SAN JOSE — A bomb-making suspect, arrested after police searched his home in connection with an explosive device found on the outskirts of Oak Grove High School last month, has been charged with several crimes but none are related to the scare that prompted a campus evacuation and bomb-squad response.
Still, a police report accompanying the charges, citing neighbors and people who live with the man, Andrew Page White, paints a picture of a man known for regularly working with fireworks and tinkering with explosives. In the report, multiple witnesses recalled an instance last year when an exploding backpack injured the mother of his children.
Andrew Page White (San Jose Police Dept.)White, 33, remains at the Elmwood men’s jail in Milpitas, where he is being held without bail for violating his probation related to stolen-car and narcotics convictions in Santa Cruz and Santa Clara counties.
Three of his latest charges, filed Monday, appear to be more related to those past crimes: Being a felon in possession of a firearm or ammunition, after a shotgun, handgun, and bullets were found in the four-plex unit where he was staying.
A lone bomb-related charge — possession of materials with intent to make a destructive device or explosive — involves materials described in a police report as “various chemicals, acids, and explosive powders” found in the garage and throughout the same home.
The Oak Grove incident began around 11 a.m. on Nov. 18, when a gardener at the school spotted a strange device in a planter box near the exit of the student parking lot off Eagles Lane.
“The device was approximately the size of a person’s fist, wrapped tightly with black electrical tape and had a green hobby fuse protruding from a black shrink wrap tube. It appeared that the device was intended to be initiated with a flame,” a bomb squad report reads.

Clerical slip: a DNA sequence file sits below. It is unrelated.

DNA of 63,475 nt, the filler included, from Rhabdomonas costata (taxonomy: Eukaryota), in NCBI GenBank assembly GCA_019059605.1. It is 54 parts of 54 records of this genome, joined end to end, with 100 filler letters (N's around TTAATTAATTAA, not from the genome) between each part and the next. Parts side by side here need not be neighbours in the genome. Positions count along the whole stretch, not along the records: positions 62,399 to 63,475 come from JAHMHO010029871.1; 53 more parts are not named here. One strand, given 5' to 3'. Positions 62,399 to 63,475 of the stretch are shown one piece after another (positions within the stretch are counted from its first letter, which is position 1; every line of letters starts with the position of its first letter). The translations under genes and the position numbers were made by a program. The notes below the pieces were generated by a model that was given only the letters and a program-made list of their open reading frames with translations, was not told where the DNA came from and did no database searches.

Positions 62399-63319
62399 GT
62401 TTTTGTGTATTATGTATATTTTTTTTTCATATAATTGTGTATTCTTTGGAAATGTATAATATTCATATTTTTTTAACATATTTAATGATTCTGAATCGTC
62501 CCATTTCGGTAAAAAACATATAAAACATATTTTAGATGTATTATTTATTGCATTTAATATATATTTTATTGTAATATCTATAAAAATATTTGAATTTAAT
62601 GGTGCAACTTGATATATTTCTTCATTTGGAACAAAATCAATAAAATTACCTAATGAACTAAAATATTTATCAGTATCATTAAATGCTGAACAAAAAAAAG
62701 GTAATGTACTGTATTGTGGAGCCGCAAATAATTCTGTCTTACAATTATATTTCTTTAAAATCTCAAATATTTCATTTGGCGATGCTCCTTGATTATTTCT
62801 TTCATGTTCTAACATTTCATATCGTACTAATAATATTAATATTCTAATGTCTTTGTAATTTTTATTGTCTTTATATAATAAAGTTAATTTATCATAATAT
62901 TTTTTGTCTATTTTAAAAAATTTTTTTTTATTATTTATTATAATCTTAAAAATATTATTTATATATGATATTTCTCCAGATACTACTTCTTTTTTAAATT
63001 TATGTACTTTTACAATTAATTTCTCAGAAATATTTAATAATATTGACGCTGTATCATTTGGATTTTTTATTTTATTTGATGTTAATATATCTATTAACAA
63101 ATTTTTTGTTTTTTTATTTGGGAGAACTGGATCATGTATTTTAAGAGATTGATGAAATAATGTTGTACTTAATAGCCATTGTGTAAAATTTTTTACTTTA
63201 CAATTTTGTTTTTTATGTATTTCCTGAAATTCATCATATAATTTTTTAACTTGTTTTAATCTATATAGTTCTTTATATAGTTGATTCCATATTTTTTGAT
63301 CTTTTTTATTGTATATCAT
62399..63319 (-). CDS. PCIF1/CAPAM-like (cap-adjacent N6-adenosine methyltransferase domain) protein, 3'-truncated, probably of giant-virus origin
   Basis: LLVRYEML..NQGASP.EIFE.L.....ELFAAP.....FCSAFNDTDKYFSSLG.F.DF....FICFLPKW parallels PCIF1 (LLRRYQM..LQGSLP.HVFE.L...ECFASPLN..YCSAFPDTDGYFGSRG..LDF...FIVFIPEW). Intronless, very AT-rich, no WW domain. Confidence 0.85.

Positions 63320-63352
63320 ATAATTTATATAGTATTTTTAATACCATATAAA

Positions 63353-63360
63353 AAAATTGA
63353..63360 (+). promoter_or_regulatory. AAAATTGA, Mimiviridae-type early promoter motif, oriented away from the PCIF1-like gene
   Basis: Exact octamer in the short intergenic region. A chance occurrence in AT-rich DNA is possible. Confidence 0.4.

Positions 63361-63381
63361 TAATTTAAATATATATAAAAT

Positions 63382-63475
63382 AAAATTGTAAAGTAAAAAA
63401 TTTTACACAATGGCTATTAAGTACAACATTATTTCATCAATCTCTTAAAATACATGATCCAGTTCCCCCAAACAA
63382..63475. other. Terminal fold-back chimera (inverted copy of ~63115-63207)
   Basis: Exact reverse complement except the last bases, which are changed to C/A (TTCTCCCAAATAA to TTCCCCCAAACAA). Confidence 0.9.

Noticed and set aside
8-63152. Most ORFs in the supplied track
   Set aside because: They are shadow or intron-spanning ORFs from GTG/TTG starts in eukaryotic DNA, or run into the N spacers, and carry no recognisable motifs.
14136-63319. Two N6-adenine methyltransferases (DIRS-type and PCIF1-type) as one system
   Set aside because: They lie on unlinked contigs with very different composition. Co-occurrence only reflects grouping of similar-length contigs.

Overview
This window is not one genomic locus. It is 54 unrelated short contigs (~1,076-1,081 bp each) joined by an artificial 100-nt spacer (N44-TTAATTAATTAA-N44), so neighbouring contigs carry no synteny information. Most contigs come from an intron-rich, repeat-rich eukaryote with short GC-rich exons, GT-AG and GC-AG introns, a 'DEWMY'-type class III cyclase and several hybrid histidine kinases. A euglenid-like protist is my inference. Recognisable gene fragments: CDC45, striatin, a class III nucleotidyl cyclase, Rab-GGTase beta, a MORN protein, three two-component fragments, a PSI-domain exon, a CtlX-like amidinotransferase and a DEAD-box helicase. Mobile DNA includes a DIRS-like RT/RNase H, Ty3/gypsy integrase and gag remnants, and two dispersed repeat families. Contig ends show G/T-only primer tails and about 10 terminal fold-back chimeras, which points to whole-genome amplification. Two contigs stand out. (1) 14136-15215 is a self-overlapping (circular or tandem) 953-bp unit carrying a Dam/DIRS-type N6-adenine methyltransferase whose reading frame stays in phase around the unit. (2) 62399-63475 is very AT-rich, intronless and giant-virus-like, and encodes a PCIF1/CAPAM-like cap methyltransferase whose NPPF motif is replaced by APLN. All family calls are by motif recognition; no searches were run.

In an act that has since drawn admonishment from both police and school district officials, the gardener picked up the device and brought it to the main office on campus, after which school administrators promptly called police. The building and school were either locked down or evacuated, and the bomb squad was called. The device, which police said included a container of liquid and a CO2 canister, was later safely detonated.
After reviewing surveillance cameras in the area and receiving tips from the public, San Jose police went to Tyhurst Court on Nov. 21 looking to serve a search warrant on White. An overnight standoff ensued. After police flushed White out by lobbing tear gas into the unit where he had holed up, he was taken into custody.
Police would later serve the search warrant and recover the firearms and materials they believe were for making explosives. They also confirmed that White’s two young children lived at the home amid the hazards.
But it was clear early on that while White appeared to be a reasonable suspect, there was no immediate direct evidence tying him to the Oak Grove device, as reflected in the current charges against him. Police, in their announcement of White’s arrest, acknowledged that detectives had not confirmed his involvement and were still working on the case.
Several people told police about an incident in July 2018 where at the four-plex, a woman described as White’s partner was injured after picking up a backpack that then exploded. One witness told police that the woman “was almost blown to pieces.”
White is scheduled to be arraigned Tuesday.